Friday, April 17, 2015

Deciding when to upgrade

When it comes to technology, my motto has always been, "If it ain't broke, don't fix it." If I've got a system that works for me, no matter how old, clunky, and outdated it may look to others, I'll stick with it—because any attempt to "upgrade" to a newer, sleeker system may just unleash a host of problems that I didn't have with the old one. In other words, if it ain't broke now, it may be after the upgrade.

The ecofrugal corollary to this is, "If it is broke, fix it—don't replace it." As I've said before, I'm a lover, not a lister; I would almost always rather find some way to keep an old item working than toss it out and buy a new one. It's usually (though, as I've noted, not always) cheaper to repair than it is to replace, and it saves resources as well. And while both fixing up an old system and installing a new one can be a lot of work, I find the patch-up kind of work much more satisfying. Plus, the less you change the original system, the less risk there is that it will be even more broke after the upgrade.

In the fast-changing world of technology, however, sometimes things just get so broke that they can't be fixed anymore. Which is how we ended up making two upgrades to our computer system in the past month—one hardware and one software. Both of them were clearly necessary, but one of them was a smooth process with only a few minor bumps that left our overall system much more efficient and streamlined than it was to start with. The other—well, the other is still in progress, and it may be a month or more before I actually get all the kinks worked out.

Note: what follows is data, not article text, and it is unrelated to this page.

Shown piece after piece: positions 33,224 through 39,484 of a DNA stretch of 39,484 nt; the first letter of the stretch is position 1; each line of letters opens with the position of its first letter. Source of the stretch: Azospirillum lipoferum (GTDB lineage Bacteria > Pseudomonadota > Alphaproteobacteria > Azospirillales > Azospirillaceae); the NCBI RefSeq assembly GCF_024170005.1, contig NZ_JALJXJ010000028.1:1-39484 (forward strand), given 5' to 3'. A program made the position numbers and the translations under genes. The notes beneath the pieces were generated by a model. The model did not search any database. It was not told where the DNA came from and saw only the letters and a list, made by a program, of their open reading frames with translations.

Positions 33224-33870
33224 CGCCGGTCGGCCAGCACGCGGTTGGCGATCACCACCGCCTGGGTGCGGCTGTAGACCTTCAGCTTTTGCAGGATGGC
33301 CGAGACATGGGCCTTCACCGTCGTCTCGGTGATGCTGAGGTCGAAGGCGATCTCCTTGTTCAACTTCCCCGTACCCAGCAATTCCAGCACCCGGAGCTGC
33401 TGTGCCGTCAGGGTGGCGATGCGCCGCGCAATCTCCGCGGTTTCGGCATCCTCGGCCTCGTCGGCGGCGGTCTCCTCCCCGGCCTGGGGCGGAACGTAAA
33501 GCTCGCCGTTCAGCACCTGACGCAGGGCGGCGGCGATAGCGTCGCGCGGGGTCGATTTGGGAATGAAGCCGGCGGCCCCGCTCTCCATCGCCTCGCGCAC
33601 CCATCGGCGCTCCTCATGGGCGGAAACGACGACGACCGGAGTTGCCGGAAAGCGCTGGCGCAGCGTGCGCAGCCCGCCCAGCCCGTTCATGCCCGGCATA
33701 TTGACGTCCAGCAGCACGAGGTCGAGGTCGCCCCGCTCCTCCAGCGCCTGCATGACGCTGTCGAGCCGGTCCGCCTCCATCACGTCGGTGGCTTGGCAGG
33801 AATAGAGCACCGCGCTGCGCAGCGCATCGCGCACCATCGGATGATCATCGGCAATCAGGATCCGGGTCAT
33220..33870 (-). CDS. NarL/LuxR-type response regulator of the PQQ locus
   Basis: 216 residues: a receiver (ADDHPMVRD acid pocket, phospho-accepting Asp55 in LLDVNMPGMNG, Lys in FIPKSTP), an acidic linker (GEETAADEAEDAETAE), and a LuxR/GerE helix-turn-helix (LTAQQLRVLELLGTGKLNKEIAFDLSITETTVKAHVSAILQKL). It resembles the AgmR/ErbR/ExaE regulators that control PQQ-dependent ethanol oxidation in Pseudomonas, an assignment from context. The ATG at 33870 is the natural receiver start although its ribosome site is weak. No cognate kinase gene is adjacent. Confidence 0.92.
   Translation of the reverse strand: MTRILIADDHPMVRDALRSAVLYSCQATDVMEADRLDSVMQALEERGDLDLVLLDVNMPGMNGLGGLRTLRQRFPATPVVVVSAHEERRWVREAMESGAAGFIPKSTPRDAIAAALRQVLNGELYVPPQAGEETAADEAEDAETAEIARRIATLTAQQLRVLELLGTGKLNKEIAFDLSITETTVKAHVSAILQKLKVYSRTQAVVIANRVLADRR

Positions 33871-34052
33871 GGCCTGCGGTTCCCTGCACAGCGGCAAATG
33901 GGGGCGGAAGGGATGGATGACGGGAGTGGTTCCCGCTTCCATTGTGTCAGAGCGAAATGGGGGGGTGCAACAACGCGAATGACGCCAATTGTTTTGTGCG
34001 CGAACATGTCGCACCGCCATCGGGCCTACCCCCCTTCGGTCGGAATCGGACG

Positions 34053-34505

The hardware upgrade was our printer. Remember how, way back in July, I had trouble printing out a board game for Brian's anniversary present because the printer kept running out of ink? Well, over the next six months, the problem just kept getting worse. It seemed we were refilling the thing every week, and even when it had just been refilled, print jobs often came out uneven and blotchy (and sometimes spread across multiple sheets of paper). We thought perhaps the problem was that the print heads had gone bad, which meant that buying new ink cartridges  might fix the problem—but it might not, and it would cost us over $60 to find out (assuming we had to replace both the black and colored cartridges). Replacing the entire thing, by contrast, would cost as little as $95 for the best home-office printer at This put the repair well outside the "50 percent rule" established by cheapskate guru Jeff Yeager.